Thursday, May 09, 2013

Post-revolution class: To be a 2011 graduate

 Tahrir square after midnight in front of our camp site two nights before Mubarak's resignation on Feb 2011
I was studying for a Genomics research paper on a camera flashlight
There are hundreds of issues that are troubling me on a daily basis that I could talk about extensively here but I guess more than any of these issue I'm always wondering about what I like to call: The "post-revolution class". 

The post-revolution class consists of all fellow students who graduated in the post-revolution 2011 and the classes to come whether here in Egypt or the Arab world in countries that experienced and/or going through political unrest due to transition.

Many of those who followed what was happening in the region don't probably know enough about how it is really like to be a student during an unrest, or how does it feel to be graduating while it's happening and then come out to face an unstable socio-political situation and an unknown future.

I'm not only talking about the students who voluntarily choose to be involved as a student activist, or the student movements, or even the crackdown of the authorities on it. That's a whole bunch of separate and complicated issues. It could actually be just anyone who happened to be graduating during these events.

My personal experience however was a mix of both some how and this is what I'm going to talk about. 

Because of #Jan25 I was stigmatized in my school and avoided by classmates due to my political involvement, I couldn't attend my graduation ceremony as a massacre took place in my hood in July 2011, I turned down a scholarship application in a very reputed British Genomics research institute after being in the short list to the finalist stage, I never had my diploma in my hand until April 2013, and I haven't done anything related to my major after investing in it for 4 years.

All of this happened mainly due to the effects of the uprising and the political turmoil in Egypt on my life and of course my active participation in the beginning. Even if things were already bad here in Egypt, my last semester and my graduation experience were especially bad. It didn't seem or feel like anything I would have expected to go through before #Jan25 happened.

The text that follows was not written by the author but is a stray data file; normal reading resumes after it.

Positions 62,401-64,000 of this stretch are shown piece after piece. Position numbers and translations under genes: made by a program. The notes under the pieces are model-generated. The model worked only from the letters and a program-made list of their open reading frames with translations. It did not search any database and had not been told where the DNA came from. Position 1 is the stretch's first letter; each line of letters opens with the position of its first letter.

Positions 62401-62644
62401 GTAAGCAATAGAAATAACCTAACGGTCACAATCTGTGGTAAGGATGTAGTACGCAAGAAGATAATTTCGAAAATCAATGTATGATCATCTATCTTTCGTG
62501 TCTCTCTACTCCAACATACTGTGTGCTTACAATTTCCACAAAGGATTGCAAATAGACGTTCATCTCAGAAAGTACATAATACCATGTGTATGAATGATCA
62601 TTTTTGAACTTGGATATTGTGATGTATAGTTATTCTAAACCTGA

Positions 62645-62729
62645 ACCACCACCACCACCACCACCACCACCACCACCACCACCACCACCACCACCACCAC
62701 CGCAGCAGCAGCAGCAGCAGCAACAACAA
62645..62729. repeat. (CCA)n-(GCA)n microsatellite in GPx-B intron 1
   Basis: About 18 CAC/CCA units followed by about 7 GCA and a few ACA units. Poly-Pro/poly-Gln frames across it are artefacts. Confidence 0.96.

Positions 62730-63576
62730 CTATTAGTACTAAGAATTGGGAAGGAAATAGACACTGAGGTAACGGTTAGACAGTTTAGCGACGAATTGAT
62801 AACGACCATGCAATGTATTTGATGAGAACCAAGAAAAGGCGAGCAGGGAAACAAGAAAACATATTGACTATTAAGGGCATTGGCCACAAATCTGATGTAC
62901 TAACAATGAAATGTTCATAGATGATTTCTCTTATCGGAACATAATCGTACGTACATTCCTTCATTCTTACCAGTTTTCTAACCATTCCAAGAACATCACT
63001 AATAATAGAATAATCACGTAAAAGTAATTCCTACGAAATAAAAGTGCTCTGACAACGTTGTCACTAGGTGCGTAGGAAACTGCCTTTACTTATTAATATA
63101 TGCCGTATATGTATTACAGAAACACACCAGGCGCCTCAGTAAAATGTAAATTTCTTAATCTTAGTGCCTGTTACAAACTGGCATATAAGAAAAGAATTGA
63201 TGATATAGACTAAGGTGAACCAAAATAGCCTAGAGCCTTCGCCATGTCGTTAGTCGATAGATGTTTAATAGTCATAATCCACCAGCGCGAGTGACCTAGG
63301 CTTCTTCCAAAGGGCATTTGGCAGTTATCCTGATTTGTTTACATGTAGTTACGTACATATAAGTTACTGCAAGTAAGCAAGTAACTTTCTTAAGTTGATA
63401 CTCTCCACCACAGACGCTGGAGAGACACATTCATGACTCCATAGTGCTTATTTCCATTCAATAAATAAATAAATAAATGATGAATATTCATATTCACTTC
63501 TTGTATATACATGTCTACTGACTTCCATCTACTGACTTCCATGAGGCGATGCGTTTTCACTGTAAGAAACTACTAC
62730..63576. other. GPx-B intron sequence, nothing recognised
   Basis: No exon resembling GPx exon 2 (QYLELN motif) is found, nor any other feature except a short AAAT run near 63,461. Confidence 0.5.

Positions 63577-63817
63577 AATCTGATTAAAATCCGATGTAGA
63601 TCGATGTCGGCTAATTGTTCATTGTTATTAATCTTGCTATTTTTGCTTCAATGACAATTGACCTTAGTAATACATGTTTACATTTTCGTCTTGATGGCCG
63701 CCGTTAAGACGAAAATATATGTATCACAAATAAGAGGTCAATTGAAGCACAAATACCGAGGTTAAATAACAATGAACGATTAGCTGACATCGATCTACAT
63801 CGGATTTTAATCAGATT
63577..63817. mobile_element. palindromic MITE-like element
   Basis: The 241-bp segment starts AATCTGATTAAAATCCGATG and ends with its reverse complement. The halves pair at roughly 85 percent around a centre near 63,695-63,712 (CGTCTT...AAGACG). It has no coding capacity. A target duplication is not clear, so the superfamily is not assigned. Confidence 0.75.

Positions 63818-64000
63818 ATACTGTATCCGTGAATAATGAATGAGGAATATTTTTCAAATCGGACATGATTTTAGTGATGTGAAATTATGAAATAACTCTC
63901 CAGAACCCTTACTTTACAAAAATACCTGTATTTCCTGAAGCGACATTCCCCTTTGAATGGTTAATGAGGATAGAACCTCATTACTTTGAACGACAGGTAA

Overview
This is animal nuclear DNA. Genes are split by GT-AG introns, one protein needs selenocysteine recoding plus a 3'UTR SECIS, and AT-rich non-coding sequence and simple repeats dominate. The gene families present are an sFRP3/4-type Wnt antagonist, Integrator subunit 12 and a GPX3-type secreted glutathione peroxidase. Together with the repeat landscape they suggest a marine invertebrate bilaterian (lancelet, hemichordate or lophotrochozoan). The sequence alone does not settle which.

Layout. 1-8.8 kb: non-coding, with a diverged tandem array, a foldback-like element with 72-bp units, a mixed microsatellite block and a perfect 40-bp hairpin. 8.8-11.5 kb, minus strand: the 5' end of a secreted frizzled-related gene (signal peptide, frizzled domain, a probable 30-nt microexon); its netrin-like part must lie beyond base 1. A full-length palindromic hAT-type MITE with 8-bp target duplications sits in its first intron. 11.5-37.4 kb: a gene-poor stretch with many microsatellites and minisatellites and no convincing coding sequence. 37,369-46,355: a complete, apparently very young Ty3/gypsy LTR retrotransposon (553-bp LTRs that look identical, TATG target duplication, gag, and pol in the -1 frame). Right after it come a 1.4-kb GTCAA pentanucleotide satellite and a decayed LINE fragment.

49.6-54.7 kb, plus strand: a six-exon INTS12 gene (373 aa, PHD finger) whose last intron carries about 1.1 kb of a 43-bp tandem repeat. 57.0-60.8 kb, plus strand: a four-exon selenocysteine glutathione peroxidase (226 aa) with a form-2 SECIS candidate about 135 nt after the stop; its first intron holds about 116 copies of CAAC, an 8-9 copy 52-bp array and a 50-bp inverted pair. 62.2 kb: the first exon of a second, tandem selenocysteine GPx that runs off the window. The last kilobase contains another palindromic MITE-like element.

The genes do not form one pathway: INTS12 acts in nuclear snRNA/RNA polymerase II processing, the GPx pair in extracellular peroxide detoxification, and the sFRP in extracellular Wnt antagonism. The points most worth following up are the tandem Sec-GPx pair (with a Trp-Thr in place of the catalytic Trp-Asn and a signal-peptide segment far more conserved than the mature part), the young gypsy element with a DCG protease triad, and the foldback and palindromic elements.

Alienation in a campus the revolution didn't reach


In early March 2011 the "revolutionary" euphoria was gone for most of the Egyptian people , the "revolutionary" spark was fading slowly everywhere, the international media celebrations were over, and it was time for me to go back to the reality in parts of Egypt where the revolution didn't reach.

Only after a few weeks of Mubarak's historical resignation and a set of overwhelming experiences including detention and being filmed by tens of international media outlets, I had to go back to being an undergraduate low income Biotechnology student in a private university administrated by Mubarak's era businessmen. I had to go back and start attending classes with pro-Mubarak and/or anti-revolutionary classmates and staff who didn't like what I participated in or what I was up to.

I came back to my school with that "Utopian Tahrir Spirit" I had in mind in the early days of Jan-Feb 2011 presuming that the whole country has been through the same transformation process me and my "revolutionary" friends have been through. This was latter proven wrong in my school and everywhere else in the country.

It was clear that my classmates, my staff, and supervisors attitudes were not the same. I was the only person in my class who saw the protests for real and not on TV.

It was clear that not so many people from this apolitical private school and elsewhere experienced the events outside of their apartments which eventually created a stigma about those who stood out.

In several occasions I was made fun of, warned by staff, and eventually avoided completely on campus. Many of my "friends" stopped talking to me either because I changed a lot and wasn't fun cool anymore or because of their positions on #Jan25 or out of fear. 
Fearful looks and hurtful jokes about "The girl fromTahrir" who's grieving on the dead were some of the things I had to deal with regularly.